In 1998, I visited Riyadh to run a project for a bank. The funniest part of the trip was taking our Ethiopian housekeeper to the supermarket to buy supplies. We lost track of her as she wore a burka, and we could not remember what her shoes looked like. We had to hang around the checkout until she found us. Lesson learned: we always noted her shoes on subsequent shopping trips.The most memorable meal was one that she cooked for us, as it included Injera.While I was there, Operation Desert Fox started. It was a major four-day bombing campaign on Iraqi targets from December 16, 1998, to December 19, 1998, by the United States and United Kingdom. Injera is a traditional Ethiopian and Eritrean flatbread with a unique, spongy texture. It is a staple food in these countries and is typically made from teff flour, which is a type of gluten-free grain.Teff flour is mixed with water and allowed to ferment for a couple of days, creating a slightly sour taste. The batter is then poured onto a hot, circular griddle and cooked until it becomes a large, circular, pancake-like bread. It is almost like a large, thin crumpet, and I am sure it would be good with melting butter and strawberry jam.Injera is often used as a base for various stews, vegetables, and meats in Ethiopian and Eritrean cuisine. It is served alongside a variety of dishes, and it plays a central role in the eating process, serving as both a utensil and a part of the meal. Diners tear off pieces of injera and use them to scoop up the other dishes, creating a communal and interactive dining experience.Teff is a small cereal grain derived from the “Eragrostis tef” plant. These grains have a mild nutty and molasses flavour. Teff flour is a popular substitute for wheat flour because it is naturally gluten-free and has a favourable nutrient profile. It is naturally high in protein, dietary fibre, and calcium.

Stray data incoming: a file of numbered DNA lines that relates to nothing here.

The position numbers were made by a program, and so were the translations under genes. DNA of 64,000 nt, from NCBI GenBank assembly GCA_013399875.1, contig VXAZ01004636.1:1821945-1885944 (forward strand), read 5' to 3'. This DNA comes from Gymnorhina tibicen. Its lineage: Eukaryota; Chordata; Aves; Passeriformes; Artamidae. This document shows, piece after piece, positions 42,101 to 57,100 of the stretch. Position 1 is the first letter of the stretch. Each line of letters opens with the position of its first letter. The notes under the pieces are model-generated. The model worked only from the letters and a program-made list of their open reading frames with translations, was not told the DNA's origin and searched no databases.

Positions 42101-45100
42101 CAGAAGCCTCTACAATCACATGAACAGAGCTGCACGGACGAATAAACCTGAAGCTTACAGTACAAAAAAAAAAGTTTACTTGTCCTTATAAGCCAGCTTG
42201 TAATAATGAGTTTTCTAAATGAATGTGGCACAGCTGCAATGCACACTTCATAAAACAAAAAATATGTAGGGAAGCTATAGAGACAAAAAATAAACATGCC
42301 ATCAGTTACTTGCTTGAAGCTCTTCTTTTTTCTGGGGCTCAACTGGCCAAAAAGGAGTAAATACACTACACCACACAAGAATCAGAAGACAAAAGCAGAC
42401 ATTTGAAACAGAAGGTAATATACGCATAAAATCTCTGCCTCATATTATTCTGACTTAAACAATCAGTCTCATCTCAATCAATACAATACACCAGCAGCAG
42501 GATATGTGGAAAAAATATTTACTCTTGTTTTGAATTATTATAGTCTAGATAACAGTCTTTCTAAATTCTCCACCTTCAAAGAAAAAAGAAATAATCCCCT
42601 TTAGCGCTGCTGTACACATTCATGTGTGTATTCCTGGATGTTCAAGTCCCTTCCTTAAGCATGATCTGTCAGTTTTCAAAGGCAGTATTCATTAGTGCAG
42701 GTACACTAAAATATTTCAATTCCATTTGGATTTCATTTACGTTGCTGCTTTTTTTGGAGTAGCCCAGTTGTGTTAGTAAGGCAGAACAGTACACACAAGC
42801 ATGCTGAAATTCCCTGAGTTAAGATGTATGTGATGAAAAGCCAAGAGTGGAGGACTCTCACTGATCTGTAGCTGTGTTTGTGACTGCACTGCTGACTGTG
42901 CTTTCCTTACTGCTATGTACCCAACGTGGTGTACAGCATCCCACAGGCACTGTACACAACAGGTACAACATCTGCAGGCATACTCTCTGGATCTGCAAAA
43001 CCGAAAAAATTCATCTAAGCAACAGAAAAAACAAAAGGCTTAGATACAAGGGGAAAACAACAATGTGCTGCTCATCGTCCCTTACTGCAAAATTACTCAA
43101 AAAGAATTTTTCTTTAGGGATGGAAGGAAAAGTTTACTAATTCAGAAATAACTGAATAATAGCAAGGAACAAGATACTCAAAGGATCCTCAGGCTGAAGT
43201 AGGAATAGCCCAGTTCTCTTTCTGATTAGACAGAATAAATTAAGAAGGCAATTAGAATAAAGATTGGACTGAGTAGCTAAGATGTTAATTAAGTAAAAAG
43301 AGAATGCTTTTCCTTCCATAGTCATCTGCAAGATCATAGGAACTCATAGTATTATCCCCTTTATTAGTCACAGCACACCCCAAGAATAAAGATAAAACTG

- Large bowl
- Large, flat pan
- 2 cups teff flour
- 3 cups water
- 1/2 teaspoon salt optional
- In a large bowl, mix the teff flour and water thoroughly. Ensure that there are no lumps in the batter. If desired, add salt to the mixture.
- Cover the bowl with a cloth or plastic wrap and let it sit at room temperature for 2-3 days. This allows the batter to ferment. Stir the batter once or twice a day during this fermentation period.
- After the fermentation process, the batter will be slightly bubbly and have a tangy aroma. Stir the batter thoroughly.
- Cooking the injera:
- Heat a non-stick skillet or a large, flat pan over medium heat. Do not add oil.
- Ladle a portion of the batter onto the skillet, swirling it quickly to spread it thinly and evenly. The injera should be thicker than a crepe but thinner than a pancake.
- Cook the injera for 2-3 minutes, or until the edges start to curl up and small bubbles form on the surface.
- You do not need to flip the injera, as it is only cooked on one side. Once it is done, remove it from the skillet and let it cool on a plate.
Continue the process until you have cooked enough injera for your meal. Injera is typically served with various stews, vegetables, and meats in Ethiopian cuisine. Enjoy your homemade injera with your favorite Ethiopian dishes!